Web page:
UZH-Logo

Bio-corrosion of stainless steel by osteoclasts - in vitro evidence


Cadosch, D; Chan, E; Gautschi, O P; Simmen, H P; Filgueira, L (2009). Bio-corrosion of stainless steel by osteoclasts - in vitro evidence. Journal of Orthopaedic Research, 27(7):841-846.

Abstract

Most metals in contact with biological systems undergo corrosion by an electrochemical process. This study investigated whether human osteoclasts (OC) are able to grow on stainless steel (SS) and directly corrode the metal alloy leading to the formation of corresponding metal ions, which may cause inflammatory reactions and activate the immune system. Scanning electron microscopy analysis demonstrated long-term viable OC cultures and evident resorption features on the surface of SS discs on which OC were cultured for 21 days. The findings were confirmed by atomic emission spectrometry investigations showing significantly increased levels of chromium, nickel, and manganese in the supernatant of OC cultures. Furthermore, significant levels of pro-inflammatory cytokines IL-1beta, IL-6, and TNF-alpha, which are considered to be major mediators of osteolysis, were revealed in the same cultures by cytometric bead array analysis. Within the present study, it was shown that human osteoclast precursors are able to grow and differentiate towards mature OC on SS. The mature cells are able to directly corrode the metal surface and release corresponding metal ions, which induce the secretion of pro-inflammatory cytokines that are known to enhance osteoclast differentiation, activation, and survival. Enhanced corrosion and the subsequently released metal ions may therefore result in enhanced osteolytic lesions in the peri-prosthetic bone, contributing to the aseptic loosening of the implant.

Most metals in contact with biological systems undergo corrosion by an electrochemical process. This study investigated whether human osteoclasts (OC) are able to grow on stainless steel (SS) and directly corrode the metal alloy leading to the formation of corresponding metal ions, which may cause inflammatory reactions and activate the immune system. Scanning electron microscopy analysis demonstrated long-term viable OC cultures and evident resorption features on the surface of SS discs on which OC were cultured for 21 days. The findings were confirmed by atomic emission spectrometry investigations showing significantly increased levels of chromium, nickel, and manganese in the supernatant of OC cultures. Furthermore, significant levels of pro-inflammatory cytokines IL-1beta, IL-6, and TNF-alpha, which are considered to be major mediators of osteolysis, were revealed in the same cultures by cytometric bead array analysis. Within the present study, it was shown that human osteoclast precursors are able to grow and differentiate towards mature OC on SS. The mature cells are able to directly corrode the metal surface and release corresponding metal ions, which induce the secretion of pro-inflammatory cytokines that are known to enhance osteoclast differentiation, activation, and survival. Enhanced corrosion and the subsequently released metal ions may therefore result in enhanced osteolytic lesions in the peri-prosthetic bone, contributing to the aseptic loosening of the implant.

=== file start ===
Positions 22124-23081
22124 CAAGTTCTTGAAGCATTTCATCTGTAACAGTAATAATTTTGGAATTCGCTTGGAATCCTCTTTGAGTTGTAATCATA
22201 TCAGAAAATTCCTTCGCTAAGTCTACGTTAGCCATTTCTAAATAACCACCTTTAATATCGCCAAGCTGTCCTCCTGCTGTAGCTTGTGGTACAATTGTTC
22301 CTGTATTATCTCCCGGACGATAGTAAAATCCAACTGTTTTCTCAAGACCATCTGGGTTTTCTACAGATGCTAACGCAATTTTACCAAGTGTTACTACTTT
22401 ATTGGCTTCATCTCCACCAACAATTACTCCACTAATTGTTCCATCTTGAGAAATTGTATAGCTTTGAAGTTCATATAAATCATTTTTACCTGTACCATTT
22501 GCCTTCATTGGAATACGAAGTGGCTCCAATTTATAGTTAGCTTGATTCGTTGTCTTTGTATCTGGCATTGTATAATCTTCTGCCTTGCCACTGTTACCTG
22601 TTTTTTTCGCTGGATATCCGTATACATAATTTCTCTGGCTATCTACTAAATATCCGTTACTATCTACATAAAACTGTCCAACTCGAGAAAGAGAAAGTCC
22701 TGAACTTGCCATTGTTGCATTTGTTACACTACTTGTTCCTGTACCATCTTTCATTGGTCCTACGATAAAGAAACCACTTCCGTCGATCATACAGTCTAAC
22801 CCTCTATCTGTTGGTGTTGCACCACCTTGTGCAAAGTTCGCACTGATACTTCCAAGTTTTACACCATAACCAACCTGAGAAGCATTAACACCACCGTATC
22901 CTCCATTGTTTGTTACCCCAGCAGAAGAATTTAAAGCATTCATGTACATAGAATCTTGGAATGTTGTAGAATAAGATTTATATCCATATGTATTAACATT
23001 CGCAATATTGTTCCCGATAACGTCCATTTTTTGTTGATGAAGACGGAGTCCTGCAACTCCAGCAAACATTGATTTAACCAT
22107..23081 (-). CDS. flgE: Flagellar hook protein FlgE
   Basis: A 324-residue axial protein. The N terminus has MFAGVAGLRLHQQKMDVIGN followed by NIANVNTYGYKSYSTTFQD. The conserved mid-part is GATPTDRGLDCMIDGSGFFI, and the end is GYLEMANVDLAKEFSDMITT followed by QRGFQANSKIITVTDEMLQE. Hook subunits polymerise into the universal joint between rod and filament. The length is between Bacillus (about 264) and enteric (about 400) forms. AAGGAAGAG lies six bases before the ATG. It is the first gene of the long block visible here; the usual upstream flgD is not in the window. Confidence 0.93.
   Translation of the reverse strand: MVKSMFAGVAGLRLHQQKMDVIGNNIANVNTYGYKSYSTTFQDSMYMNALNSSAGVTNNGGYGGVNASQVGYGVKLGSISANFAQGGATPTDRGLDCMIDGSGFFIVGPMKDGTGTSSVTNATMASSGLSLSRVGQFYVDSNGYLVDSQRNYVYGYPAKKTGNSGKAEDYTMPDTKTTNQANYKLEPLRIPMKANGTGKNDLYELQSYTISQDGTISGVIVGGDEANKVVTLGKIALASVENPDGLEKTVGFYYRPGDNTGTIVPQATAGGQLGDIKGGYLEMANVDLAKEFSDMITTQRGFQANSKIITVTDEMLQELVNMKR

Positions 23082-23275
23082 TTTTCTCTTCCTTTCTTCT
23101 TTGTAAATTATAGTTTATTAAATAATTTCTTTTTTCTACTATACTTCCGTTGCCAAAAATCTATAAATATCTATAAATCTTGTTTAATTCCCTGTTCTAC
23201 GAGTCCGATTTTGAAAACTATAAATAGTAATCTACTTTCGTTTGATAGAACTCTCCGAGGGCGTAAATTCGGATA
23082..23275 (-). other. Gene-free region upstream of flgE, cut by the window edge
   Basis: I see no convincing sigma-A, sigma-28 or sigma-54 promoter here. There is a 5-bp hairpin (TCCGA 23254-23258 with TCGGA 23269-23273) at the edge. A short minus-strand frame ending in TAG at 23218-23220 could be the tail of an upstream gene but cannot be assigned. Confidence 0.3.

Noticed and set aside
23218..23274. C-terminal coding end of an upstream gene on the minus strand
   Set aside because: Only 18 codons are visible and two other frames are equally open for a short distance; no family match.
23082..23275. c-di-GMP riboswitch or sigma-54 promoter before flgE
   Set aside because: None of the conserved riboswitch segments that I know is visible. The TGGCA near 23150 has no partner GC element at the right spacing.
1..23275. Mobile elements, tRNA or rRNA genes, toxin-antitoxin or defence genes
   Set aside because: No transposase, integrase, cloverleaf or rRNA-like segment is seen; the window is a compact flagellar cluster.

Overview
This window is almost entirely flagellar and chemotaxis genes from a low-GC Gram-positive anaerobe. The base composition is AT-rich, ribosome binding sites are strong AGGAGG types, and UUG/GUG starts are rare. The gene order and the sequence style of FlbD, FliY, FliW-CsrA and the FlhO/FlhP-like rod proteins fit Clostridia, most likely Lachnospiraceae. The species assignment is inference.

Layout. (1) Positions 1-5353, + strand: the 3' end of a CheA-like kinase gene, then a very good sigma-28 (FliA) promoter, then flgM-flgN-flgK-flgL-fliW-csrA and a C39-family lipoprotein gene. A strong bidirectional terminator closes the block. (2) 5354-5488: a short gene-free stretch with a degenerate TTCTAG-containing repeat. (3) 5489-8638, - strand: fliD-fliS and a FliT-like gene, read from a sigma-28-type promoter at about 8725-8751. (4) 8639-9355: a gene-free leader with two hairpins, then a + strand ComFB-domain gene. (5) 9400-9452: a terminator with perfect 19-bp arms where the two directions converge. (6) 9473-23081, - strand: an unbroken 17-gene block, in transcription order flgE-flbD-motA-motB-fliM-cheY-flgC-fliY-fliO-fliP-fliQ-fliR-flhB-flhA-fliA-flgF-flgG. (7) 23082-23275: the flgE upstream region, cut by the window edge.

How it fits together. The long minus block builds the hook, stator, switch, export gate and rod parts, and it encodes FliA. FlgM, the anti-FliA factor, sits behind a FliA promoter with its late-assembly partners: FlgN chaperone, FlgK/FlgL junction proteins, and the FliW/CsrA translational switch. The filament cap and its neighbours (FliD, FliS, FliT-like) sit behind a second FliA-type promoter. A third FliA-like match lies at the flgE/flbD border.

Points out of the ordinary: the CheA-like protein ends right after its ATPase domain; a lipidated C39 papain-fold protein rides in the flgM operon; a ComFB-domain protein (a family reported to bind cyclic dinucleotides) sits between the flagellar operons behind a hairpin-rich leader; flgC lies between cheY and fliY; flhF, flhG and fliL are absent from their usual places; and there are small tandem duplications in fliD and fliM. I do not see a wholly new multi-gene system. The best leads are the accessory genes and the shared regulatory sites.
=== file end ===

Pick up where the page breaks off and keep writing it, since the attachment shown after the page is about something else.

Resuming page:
Citations

22 citations in Web of Science®
25 citations in Scopus®
Google Scholar™

Altmetrics

Additional indexing

Contributors:School of Anatomy and Human Biology, University of Western Australia, Crawley, Australia
Item Type:Journal Article, refereed, original work
Communities & Collections:04 Faculty of Medicine > University Hospital Zurich > Clinic for Trauma Surgery
04 Faculty of Medicine > University Hospital Zurich > Division of Surgical Research
Dewey Decimal Classification:610 Medicine & health
Language:English
Date:July 2009
Deposited On:09 Feb 2010 18:25
Last Modified:05 Apr 2016 13:53
Publisher:Wiley-Blackwell
ISSN:0736-0266
Publisher DOI:10.1002/jor.20831
PubMed ID:19105228

Download

Full text not available from this repository.View at publisher

TrendTerms

TrendTerms displays relevant terms of the abstract of this publication and related documents on a map. The terms and their relations were extracted from ZORA using word statistics. Their timelines are taken from ZORA as well. The bubble size of a term is proportional to the number of documents where the term occurs. Red, orange, yellow and green colors are used for terms that occur in the current document; red indicates high interlinkedness of a term with other terms, orange, yellow and green decreasing interlinkedness. Blue is used for terms that have a relation with the terms in this document, but occur in other documents.
You can navigate and zoom the map. Mouse-hovering a term displays its timeline, clicking it yields the associated documents.

Author Collaborations